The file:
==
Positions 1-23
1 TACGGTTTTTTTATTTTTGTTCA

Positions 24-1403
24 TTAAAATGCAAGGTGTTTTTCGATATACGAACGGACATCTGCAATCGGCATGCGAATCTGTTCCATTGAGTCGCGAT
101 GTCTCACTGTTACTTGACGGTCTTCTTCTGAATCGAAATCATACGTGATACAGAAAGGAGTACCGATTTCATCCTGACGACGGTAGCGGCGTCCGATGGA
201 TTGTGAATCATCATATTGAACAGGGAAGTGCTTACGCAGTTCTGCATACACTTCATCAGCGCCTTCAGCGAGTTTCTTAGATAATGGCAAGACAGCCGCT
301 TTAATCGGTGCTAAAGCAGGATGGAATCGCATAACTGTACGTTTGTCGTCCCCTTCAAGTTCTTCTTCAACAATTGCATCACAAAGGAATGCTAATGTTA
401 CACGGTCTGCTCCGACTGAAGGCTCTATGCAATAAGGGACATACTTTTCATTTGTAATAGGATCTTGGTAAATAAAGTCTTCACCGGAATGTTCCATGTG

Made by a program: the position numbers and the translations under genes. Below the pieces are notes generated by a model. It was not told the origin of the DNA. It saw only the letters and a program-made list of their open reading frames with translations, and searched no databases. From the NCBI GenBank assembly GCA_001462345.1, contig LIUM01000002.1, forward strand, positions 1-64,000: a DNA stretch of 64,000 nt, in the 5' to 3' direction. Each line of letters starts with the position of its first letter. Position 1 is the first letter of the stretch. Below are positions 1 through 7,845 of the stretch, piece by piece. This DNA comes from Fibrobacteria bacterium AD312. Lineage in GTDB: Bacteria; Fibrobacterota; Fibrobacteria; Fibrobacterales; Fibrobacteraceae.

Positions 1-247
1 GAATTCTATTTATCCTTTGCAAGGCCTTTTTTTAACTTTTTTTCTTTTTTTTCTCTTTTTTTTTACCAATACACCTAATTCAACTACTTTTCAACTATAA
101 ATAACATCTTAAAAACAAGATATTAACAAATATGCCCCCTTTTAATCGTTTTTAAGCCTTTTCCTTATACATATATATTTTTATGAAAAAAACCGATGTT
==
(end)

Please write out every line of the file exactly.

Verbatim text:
Positions 1-23
1 TACGGTTTTTTTATTTTTGTTCA

Positions 24-1403
24 TTAAAATGCAAGGTGTTTTTCGATATACGAACGGACATCTGCAATCGGCATGCGAATCTGTTCCATTGAGTCGCGAT
101 GTCTCACTGTTACTTGACGGTCTTCTTCTGAATCGAAATCATACGTGATACAGAAAGGAGTACCGATTTCATCCTGACGACGGTAGCGGCGTCCGATGGA
201 TTGTGAATCATCATATTGAACAGGGAAGTGCTTACGCAGTTCTGCATACACTTCATCAGCGCCTTCAGCGAGTTTCTTAGATAATGGCAAGACAGCCGCT
301 TTAATCGGTGCTAAAGCAGGATGGAATCGCATAACTGTACGTTTGTCGTCCCCTTCAAGTTCTTCTTCAACAATTGCATCACAAAGGAATGCTAATGTTA
401 CACGGTCTGCTCCGACTGAAGGCTCTATGCAATAAGGGACATACTTTTCATTTGTAATAGGATCTTGGTAAATAAAGTCTTCACCGGAATGTTCCATGTG

Made by a program: the position numbers and the translations under genes. Below the pieces are notes generated by a model. It was not told the origin of the DNA. It saw only the letters and a program-made list of their open reading frames with translations, and searched no databases. From the NCBI GenBank assembly GCA_001462345.1, contig LIUM01000002.1, forward strand, positions 1-64,000: a DNA stretch of 64,000 nt, in the 5' to 3' direction. Each line of letters starts with the position of its first letter. Position 1 is the first letter of the stretch. Below are positions 1 through 7,845 of the stretch, piece by piece. This DNA comes from Fibrobacteria bacterium AD312. Lineage in GTDB: Bacteria; Fibrobacterota; Fibrobacteria; Fibrobacterales; Fibrobacteraceae.

Positions 1-247
1 GAATTCTATTTATCCTTTGCAAGGCCTTTTTTTAACTTTTTTTCTTTTTTTTCTCTTTTTTTTTACCAATACACCTAATTCAACTACTTTTCAACTATAA
101 ATAACATCTTAAAAACAAGATATTAACAAATATGCCCCCTTTTAATCGTTTTTAAGCCTTTTCCTTATACATATATATTTTTATGAAAAAAACCGATGTT